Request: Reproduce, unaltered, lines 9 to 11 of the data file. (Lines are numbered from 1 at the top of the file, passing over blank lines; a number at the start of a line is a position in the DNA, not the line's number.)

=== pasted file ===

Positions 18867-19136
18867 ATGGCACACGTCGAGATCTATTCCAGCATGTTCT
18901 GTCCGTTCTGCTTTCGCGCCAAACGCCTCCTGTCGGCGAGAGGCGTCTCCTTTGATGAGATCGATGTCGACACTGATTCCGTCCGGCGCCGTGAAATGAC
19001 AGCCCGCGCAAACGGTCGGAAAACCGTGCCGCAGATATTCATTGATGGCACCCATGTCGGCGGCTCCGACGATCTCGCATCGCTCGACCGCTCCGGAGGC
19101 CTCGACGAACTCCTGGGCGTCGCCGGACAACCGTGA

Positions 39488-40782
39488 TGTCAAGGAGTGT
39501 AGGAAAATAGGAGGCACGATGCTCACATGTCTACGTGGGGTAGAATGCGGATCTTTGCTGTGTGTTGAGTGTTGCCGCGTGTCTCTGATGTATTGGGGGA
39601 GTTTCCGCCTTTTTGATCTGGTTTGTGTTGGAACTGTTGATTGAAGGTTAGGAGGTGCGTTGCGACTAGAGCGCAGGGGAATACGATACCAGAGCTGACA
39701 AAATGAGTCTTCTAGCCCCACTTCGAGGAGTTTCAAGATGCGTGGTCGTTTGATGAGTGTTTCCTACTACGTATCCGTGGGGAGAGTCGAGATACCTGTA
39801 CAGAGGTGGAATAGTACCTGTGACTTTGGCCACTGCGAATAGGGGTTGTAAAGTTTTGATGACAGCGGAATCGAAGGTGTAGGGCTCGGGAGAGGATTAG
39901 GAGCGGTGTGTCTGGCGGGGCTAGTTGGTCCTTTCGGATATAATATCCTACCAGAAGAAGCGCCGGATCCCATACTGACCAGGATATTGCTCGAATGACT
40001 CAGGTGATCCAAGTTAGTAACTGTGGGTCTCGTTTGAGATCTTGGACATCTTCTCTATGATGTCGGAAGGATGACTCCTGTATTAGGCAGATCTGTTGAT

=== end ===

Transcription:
39601 GTTTCCGCCTTTTTGATCTGGTTTGTGTTGGAACTGTTGATTGAAGGTTAGGAGGTGCGTTGCGACTAGAGCGCAGGGGAATACGATACCAGAGCTGACA
39701 AAATGAGTCTTCTAGCCCCACTTCGAGGAGTTTCAAGATGCGTGGTCGTTTGATGAGTGTTTCCTACTACGTATCCGTGGGGAGAGTCGAGATACCTGTA
39801 CAGAGGTGGAATAGTACCTGTGACTTTGGCCACTGCGAATAGGGGTTGTAAAGTTTTGATGACAGCGGAATCGAAGGTGTAGGGCTCGGGAGAGGATTAG